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The Pragmatic MaximEssays on Peirce and pragmatism$
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Christopher Hookway

Print publication date: 2012

Print ISBN-13: 9780199588381

Published to Oxford Scholarship Online: January 2013

DOI: 10.1093/acprof:oso/9780199588381.001.0001

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Normative Logic and Psychology: Peirce’s Rejection of Psychologism

Normative Logic and Psychology: Peirce’s Rejection of Psychologism

Chapter:
(p.83) 5 Normative Logic and Psychology: Peirce’s Rejection of Psychologism
Source:
The Pragmatic Maxim
Author(s):

Christopher Hookway

Publisher:
Oxford University Press
DOI:10.1093/acprof:oso/9780199588381.003.0006

Peirce often claimed that the conclusion of an abductive inference is often or usually in the interrogative mood. ‘Abduction’ is used by some scholars to refer to inference to the best explanation. Peirce’s usage treats inference to the best explanation as a complex process which involves induction and deduction as well as abduction. Abduction itself is a procedure for identifying hypotheses that are worthy of further investigation. Peirce often argues that the conclusion of an abductive inference is, thus, an interrogative, identifying the question that we should investigate. This chapter explains why Peirce held this view, putting it in the context of his views about the method of science. The chapter also explains how it is that, in some circumstances, abductive inferences lead to certain belief rather than just identifying hypotheses for further investigation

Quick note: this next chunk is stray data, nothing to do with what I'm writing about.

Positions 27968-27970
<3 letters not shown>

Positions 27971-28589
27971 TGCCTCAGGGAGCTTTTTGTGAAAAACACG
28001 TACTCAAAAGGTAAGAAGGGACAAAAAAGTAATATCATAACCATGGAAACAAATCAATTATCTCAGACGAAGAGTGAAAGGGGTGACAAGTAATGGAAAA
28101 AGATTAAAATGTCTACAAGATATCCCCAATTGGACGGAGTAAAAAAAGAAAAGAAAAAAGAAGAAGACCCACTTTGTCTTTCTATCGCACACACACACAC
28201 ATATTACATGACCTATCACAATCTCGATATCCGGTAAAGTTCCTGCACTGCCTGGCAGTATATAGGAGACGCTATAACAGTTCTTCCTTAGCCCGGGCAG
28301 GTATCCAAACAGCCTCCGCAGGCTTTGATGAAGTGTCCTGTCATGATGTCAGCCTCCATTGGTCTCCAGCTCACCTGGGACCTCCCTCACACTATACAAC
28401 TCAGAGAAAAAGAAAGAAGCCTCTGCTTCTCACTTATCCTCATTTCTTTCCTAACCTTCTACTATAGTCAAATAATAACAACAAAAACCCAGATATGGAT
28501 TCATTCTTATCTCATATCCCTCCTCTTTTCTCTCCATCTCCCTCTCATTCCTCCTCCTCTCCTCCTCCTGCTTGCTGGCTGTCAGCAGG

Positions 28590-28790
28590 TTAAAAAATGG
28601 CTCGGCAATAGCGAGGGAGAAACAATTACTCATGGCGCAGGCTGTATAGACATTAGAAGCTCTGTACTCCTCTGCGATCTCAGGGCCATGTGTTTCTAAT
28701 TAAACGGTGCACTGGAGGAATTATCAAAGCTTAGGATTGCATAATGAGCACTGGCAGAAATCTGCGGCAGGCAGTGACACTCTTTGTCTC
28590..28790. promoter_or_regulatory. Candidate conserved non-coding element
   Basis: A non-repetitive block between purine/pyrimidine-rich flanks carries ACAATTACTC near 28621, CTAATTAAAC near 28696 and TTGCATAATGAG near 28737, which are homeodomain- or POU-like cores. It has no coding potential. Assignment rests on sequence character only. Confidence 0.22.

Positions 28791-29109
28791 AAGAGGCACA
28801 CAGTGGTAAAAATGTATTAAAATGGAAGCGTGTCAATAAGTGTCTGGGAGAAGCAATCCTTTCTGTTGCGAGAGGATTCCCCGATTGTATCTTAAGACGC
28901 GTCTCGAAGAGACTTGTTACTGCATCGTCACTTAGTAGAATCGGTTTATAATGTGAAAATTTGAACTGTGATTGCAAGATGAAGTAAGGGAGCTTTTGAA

Keywords:   abduction, interrogatives, induction, inference to the best explanation, uncontrollable abductions, questions

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